Reusse: Buxton is back in center field. If he stays there, watch out

FORT MYERS, FLA. – Followers of sports teams have a tendency to heap criticism on an athlete missing substantial action with injuries, and those critics have been known to include members of traditional media.

Evidence of that surfaced again when Joe Mauer, with a blue-collar upbringing in St. Paul and a career spent fully with the Twins organization, became a first-ballot Hall of Famer on Jan. 23.

There were still those ornery Minnesotans who chose to remember the unfortunate description offered to manager Ron Gardenhire in mid-April 2011 in Tampa, Fla. — Joe was out with "bilateral leg weakness" — rather than Mauer's greatness as a catcher.

If a St. Paul kid getting baseball's ultimate honor can be derided years later for games missed, it's not a surprise there are Minnesotans of a mind to send barbs toward Byron Buxton, a son of the South and missing much more often than not from center field in recent times.

I'm sure a few one-liners on Buxton's absences can be found on my résumé, but the true question is this:

Do we really think an athlete such as Byron Buxton, a big-time college recruit as a running back if he had chosen to take that route, doesn't want to be out there as the most wide-ranging center fielder in baseball?

Do you really think the injuries not involving fractures have been overplayed by the former Platinum Glove winner as the best defender playing any position in the American League?

He's 30 now, and he's trying to convince himself, the Twins and everyone else that his baseball story has not yet been written in full — that with this last knee surgery and the rehab he is 100% to go in center, and he will show that during the month that remains for his ballclub in Florida.

The Pirate from Appling County High in Georgia started that campaign by returning as the center fielder Tuesday afternoon for a home exhibition vs. Philadelphia, the first time in 554 days he had been out there in a Twins uniform.

Byron Buxton career statistics

The pregame announcement of the Twins lineup, with Buxton batting second and playing center field, did not draw much of a reaction from a crowd announced at 7,133.

This should not be taken as an indication that Twins followers have a ho-hum attitude over the possibility Buxton could be back in the lineup, where he has mattered greatly when at full speed.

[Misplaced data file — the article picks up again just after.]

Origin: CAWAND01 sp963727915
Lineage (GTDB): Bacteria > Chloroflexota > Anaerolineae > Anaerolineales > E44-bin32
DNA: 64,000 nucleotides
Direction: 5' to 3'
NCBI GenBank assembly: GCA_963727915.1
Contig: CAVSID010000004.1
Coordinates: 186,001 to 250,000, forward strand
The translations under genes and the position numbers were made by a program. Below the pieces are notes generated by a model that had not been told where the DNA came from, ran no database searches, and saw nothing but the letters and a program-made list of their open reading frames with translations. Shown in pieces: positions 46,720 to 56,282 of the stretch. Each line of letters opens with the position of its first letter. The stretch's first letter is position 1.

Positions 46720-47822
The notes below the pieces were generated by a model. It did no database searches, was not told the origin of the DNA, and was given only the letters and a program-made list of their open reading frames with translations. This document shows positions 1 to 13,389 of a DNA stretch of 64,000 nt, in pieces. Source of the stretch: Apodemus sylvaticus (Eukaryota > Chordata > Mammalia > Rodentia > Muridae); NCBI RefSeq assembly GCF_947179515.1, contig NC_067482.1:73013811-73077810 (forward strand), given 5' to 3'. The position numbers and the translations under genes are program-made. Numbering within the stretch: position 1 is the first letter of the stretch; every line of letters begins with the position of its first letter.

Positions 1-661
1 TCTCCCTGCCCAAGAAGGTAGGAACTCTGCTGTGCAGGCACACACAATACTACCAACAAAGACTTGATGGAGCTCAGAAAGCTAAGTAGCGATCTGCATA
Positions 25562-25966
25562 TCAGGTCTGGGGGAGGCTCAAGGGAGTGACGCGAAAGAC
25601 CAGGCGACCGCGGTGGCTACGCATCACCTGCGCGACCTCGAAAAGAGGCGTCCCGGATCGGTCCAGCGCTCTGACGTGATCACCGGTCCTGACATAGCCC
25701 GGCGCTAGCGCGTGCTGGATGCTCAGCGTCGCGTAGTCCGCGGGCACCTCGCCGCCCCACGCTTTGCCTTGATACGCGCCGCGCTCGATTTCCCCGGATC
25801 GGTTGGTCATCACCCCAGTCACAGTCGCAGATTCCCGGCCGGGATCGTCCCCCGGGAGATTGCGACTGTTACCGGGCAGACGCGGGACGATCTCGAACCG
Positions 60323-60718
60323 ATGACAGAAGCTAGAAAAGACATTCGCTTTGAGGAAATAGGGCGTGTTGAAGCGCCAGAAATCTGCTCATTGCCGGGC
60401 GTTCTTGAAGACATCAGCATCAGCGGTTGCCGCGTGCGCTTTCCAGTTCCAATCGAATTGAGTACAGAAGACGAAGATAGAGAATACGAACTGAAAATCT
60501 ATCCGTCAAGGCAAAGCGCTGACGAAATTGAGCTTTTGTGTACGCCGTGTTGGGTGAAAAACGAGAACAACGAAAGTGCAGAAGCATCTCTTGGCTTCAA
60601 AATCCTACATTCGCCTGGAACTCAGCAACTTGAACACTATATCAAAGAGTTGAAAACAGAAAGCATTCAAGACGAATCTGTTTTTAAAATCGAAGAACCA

There's a big chance that the customers' indifference was based on what appeared to be 60% of them wearing garb in honor of the visitors, the Phillies.

It wasn't until the third when there was a ball hit in Buxton's direction — a rope to right-center hit by Trea Turner (the big name in this Phillies' exhibition lineup).

There was a moment when it appeared that Buxton might take on that drive with an attempt at a spectacular catch. Instead, it went to the fence for a double.

Buxton was asked later in the clubhouse if there was a chance at that ball?

"I got a chance at all of them," he said, with a short pause, followed by: "I'm not going to dive in spring training."

Later, he said a dive would have given the Twins "fits." Those fits would've been unanimous among the front-office brain trust and everyone in uniform, starting with manager Rocco Baldelli.

What happened Tuesday is Buxton played four innings in center field, left after a second at-bat, went through a cool-off and met with reporters a little after 3 p.m. (Eastern) in the clubhouse, as a collection of Twins minor leaguers were rallying for a 3-3 tie.

Asked if the Twins had detailed a plan of action for the days ahead, he said: "I ain't asked. If I'm in there, I'll be happy. If not, I'll be on the back fields taking BP."

Buxton couldn't have been more calm over this return to center, or more certain this was how he planned for it to turn out: problem-free.

This will be the most important drama in the Twins camp over the next month. If Buxton can be back in center field for two-thirds of the games, the regular 2024 lineup will go from better than 2023 to way better.

Tuesday was an OK first step, even if those stuck-up Phillies fans didn't bother to notice.